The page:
With the continued expansion of mobile device usage and the exploding popularity of apps for everything from driving services to dog sitting, it might seem as if mobile e-learning is must-have for any online training initiative. Mobile learning can be an engaging, exciting, and useful option for your learners—but only when it’s done right.
There’s much more to great mobile learning than a smaller screen with a touch interface. First and foremost, you must decide if your content would be a good match for the unique strengths and constraints of mobile.
WHAT KINDS OF CONTENT ARE APPROPRIATE FOR MOBILE?
Bite-sized modules for “in-between” times
Think about it: just because you like checking out the latest episode of a late-night talk show on your smartphone during your daily train ride doesn’t mean you’ll get the same satisfaction from pulling up a big-screen, three-hour epic. The mobile experience lends itself to content doled out in single-sitting portions that can be completed during those “in-between” times. It’s less a full-scale meal of training, and more like a nutritious knowledge-snack.
A focus on product knowledge or professional procedures
An e-learning course/reference tool hybrid is often a great use of mobile for learning. Engaging mini-lessons can introduce aspects of product knowledge or professional procedures to new learners (or refresh this information for more experienced ones). Fast-paced quizzes and games optimized for smartphones or tablets can further instill this knowledge via gamification.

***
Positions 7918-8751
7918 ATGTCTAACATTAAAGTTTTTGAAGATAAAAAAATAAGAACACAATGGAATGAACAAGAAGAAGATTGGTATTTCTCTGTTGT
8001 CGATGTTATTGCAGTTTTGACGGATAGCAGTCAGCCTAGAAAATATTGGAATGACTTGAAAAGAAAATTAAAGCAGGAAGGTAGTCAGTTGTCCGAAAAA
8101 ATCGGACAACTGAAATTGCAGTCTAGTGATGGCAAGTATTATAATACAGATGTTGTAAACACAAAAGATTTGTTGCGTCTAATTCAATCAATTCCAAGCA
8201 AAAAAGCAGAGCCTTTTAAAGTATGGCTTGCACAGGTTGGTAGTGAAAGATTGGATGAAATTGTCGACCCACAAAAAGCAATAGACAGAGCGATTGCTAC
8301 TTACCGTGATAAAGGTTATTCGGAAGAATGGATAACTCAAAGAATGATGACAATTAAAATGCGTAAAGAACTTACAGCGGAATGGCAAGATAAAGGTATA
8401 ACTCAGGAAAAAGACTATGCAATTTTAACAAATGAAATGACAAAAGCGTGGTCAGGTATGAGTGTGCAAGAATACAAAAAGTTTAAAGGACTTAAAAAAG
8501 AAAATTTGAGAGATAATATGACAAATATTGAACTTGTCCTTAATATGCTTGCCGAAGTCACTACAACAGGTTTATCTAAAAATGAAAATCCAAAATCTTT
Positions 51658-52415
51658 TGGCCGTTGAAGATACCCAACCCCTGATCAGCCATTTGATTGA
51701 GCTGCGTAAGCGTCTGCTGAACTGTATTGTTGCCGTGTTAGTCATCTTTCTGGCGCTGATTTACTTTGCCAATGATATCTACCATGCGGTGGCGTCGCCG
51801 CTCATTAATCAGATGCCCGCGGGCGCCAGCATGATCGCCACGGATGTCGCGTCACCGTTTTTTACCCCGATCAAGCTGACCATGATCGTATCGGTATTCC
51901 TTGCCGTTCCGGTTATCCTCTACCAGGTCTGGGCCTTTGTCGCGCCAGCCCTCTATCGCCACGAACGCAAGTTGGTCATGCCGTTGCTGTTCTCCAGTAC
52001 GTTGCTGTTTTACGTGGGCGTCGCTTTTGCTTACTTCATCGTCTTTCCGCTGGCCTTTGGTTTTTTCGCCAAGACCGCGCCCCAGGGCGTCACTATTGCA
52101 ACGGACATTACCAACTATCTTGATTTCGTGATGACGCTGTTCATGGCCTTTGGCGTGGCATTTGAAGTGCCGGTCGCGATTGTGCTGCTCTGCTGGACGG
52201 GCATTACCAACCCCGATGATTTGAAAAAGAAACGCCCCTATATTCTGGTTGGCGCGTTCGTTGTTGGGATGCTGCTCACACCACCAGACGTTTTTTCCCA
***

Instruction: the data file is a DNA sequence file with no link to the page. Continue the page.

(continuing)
Material that benefits from mobile-specific features
Tablets and smartphones have numerous features that aren’t part of the desktop experience, and great mobile learning makes the most of them. Interfaces that maximize touch or swipe functionality, designs that incorporate geo-location or check-in features, or games that integrate motion sensitivity are all examples of this.
Remember, great mobile learning means more than a shift in screen size or a change in location. It requires material that can be conveniently accessed and quickly completed. It works great for refreshing or reinforcing product or procedural knowledge points, especially with games or quizzes. And, ideally, it integrates a mobile device's features in a meaningful way.